Evo Fleet

Hyundai Creta – evo fleet introduction

Hyundai-Creta
The 2016 Indian Car of the Year has been so busy that we’ve only now found time to give it a proper fleet introduction

The 2016 Indian Car of the Year has been so busy that we’ve only now found time to give it a proper fleet introduction

 

It’s unusual for us to start a long term report at 9300km, especially when said vehicle made it to our fleet with a little over 1500km on the clock, but that tells you the kind of action the Creta has witnessed ever since it knocked on our garage doors late last September, immediately after Hyundai were done with their first media drives.

Now usually media drives happen in Rajasthan – Jaipur, Jodhpur and Udaipur are firm favourites – but, if we are being honest, it has become terribly boring driving over those same routes. Hyundai took note of our criticisms and organised the Creta media drives in our hometown of Pune, the drive route taking us to the Della adventure resort in Lonavala, except they didn’t bank on the skies opening up for the entire duration of the drives. Driving down the rain-soaked expressway and then up to Aamby Valley for some (rain-soaked) photography was a test hundred times more strenuous than belting down one of Rajasthan’s arrow straight roads, and it showed that Hyundai were hugely confident about their new SUV. Looking back through my notes the one statement that is underlined and italicised is ‘for a manufacturer that started making their own diesel engines barely a decade ago this 1.6 CRDi is mighty impressive’. For the first drive I found myself behind the wheel of a manual Creta and its acceleration impressed me no end, as also the well-controlled turbo lag and excellent refinement. Hyundai have really mastered the diesel engine – both the Creta’s 1.6 and even the Elite i20’s 1.4 are class-leading in performance and refinement while not giving anything away on efficiency.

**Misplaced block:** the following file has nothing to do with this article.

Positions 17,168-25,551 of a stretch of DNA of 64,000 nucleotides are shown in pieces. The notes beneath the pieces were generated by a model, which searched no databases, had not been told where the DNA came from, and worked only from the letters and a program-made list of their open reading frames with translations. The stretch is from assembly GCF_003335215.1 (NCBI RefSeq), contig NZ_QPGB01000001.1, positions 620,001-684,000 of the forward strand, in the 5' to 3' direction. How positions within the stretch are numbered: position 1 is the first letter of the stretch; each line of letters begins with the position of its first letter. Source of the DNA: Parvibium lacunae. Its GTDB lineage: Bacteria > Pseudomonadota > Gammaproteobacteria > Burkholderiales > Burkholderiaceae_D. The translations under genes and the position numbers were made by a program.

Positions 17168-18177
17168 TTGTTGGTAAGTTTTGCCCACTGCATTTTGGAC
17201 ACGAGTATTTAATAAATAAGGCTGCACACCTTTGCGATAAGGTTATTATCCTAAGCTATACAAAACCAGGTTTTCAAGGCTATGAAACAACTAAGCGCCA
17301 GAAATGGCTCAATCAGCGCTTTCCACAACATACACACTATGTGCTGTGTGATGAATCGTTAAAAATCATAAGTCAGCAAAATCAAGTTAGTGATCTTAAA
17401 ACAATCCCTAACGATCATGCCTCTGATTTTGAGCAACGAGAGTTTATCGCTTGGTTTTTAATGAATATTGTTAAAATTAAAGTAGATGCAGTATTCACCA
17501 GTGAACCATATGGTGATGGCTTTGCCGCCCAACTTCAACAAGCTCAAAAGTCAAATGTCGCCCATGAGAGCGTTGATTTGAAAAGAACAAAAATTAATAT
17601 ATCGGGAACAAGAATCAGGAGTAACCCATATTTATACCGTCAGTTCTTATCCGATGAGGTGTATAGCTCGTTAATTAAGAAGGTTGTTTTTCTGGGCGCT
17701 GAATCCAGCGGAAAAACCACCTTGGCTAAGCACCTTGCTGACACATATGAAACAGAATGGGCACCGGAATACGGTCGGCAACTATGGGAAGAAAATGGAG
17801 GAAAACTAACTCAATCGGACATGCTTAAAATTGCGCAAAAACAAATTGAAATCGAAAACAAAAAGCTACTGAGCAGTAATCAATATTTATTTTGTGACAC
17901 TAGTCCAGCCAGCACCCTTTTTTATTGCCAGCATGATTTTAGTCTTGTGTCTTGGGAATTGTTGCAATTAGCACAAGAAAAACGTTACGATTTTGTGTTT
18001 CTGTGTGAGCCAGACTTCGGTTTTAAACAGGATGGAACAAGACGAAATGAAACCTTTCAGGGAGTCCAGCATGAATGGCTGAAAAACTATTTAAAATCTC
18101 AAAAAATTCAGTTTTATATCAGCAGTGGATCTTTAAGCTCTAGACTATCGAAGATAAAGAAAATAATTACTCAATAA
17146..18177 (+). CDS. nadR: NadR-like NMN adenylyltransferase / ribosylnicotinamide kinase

At Della some of my colleagues complained about the automatic being not as responsive as the manual but when I did get my hands on one late in the evening, I was left in no doubt that the automatic was the pick of the range. Sure the 5-speed auto saps the engine of some power but there is such a healthy spread of torque that unless you’re in a tearing hurry you won’t find it lacking in performance. The auto doesn’t shift as snappily as a twin-clutch gearbox either but by the standards of slush boxes it isn’t far off. Most of all, the convenience of an automatic for the daily commute is just unbeatable and that’s why we put in a request for the auto Creta for a long term test.

And thanks to the drives being held in Pune we managed to grab hold of the automatic diesel Creta before another publication could. Except two weeks later it was off to Ladakh.

As part of the Creta’s launch activities, Hyundai had put together the ‘Great India Drive’ and our SUV was sent off to Leh for the mega drive with all the automotive media. Our allotted route was Leh to Daman, which worked perfectly for us as half a day later we were back at home in Pune. Dipayan who was behind the wheel for the drive, initially had his reservations of taking an automatic diesel car up the high-altitude passes of Ladakh but turned out his fears were misplaced. The motor held its own even when Dipayan’s head started to feel light due to the altitudes and, if anything, the auto box only made the driving that much easier and comfortable.